Financial institutions have been criticized for failing to fully identify and manage the risks that they have been exposed to, resulting in significant losses for some time. For instance, as mentioned on Bloomberg.com, the top 10 banks had $379 billion in asset write-downs and credit losses since the beginning of 2007. Thus, markets have lost their confidence with them, whereas governments are still bailing them out. On the other hand, banks have also lost their confidence against the markets; as a result they primarily give access to expensive and limited credit and liquidity. Ironically, depositors find it unsafe and also unprofitable to deposit banks.
Nowadays, financial institutions are struggling to comply with the tsunami of new regulations facing them and the direction given by regulators and central banks is more of fire-fighting than proactive in nature. As the markets are very dynamic and interact globally, there is a need to constantly upgrade and align rules among them. A natural downstream of this is the accumulation of rules banks need to comply with, which results in an enormous amount of global and local regulation all over the world.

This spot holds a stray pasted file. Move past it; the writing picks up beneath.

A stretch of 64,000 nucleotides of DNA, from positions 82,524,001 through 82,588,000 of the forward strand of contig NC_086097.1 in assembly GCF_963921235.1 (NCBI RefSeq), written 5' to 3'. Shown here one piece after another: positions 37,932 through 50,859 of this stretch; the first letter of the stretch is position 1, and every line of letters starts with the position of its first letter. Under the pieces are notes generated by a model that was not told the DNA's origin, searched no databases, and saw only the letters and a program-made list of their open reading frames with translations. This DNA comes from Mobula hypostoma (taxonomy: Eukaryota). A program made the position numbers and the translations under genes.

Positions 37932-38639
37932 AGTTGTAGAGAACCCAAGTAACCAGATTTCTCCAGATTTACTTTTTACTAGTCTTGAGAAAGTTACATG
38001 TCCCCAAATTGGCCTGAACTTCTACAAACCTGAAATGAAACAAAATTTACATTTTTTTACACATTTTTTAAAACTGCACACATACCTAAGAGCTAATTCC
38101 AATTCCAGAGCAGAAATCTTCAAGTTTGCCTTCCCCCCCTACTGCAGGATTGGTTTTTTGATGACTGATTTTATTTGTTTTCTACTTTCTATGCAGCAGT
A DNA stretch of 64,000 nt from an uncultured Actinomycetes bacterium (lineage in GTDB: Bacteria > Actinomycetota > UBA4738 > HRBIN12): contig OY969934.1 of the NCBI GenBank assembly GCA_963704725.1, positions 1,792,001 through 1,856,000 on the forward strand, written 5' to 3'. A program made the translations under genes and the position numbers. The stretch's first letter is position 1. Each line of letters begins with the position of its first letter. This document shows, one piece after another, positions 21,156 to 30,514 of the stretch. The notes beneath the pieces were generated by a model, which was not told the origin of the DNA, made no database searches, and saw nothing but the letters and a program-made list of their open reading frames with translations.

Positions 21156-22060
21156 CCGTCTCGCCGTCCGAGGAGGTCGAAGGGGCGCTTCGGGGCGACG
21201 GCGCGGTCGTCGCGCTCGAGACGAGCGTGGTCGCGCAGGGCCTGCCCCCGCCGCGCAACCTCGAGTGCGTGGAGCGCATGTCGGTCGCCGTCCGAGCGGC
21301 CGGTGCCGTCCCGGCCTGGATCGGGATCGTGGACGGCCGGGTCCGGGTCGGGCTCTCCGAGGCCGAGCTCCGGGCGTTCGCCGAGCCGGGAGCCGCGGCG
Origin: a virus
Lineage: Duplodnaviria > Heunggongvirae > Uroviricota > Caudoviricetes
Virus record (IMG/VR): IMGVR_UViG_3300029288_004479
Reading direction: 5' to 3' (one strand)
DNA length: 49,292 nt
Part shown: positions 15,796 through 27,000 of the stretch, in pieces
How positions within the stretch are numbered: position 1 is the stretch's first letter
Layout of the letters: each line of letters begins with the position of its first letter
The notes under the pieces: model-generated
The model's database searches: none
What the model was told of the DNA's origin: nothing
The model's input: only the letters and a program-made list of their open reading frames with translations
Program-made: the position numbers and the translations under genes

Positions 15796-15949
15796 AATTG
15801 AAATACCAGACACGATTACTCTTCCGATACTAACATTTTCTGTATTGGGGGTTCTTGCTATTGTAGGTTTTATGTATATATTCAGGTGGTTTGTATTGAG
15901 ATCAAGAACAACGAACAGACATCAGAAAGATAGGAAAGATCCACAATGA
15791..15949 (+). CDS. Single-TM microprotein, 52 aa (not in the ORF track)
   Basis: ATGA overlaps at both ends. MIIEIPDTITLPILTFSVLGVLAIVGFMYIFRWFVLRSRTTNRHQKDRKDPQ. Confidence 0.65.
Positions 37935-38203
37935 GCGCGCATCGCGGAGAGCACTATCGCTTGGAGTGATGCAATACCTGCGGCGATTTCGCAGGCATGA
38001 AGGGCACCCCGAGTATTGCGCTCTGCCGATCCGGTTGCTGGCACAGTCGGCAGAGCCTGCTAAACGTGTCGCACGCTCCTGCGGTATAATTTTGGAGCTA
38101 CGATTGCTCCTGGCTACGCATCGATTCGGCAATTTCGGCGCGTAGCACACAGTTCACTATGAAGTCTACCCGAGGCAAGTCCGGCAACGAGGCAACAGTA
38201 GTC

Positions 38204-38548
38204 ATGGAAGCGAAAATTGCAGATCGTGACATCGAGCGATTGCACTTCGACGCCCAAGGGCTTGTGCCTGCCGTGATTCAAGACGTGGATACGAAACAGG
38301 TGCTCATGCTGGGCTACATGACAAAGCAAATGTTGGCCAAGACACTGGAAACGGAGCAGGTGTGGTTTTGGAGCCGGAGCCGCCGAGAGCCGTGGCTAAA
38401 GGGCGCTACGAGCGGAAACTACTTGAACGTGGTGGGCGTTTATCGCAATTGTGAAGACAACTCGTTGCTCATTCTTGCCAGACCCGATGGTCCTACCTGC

Both financial institutions and markets are skeptical about whether new regulations are capable of increasing the confidence among each other or instead whether they will just increase the complexity of the financial system. Paradoxically, even after so many regulations, central banks and regulators are still not fully convinced about the risk management capabilities, transparency and consistency of the models and reports provided by the financial institutions.
Indeed, all players in the financial system are under stress. In this paper we will explore how financial institutions are able to systematically increase the confidence from both their customers and regulators by applying integrated and consistent stress testing techniques and methodologies.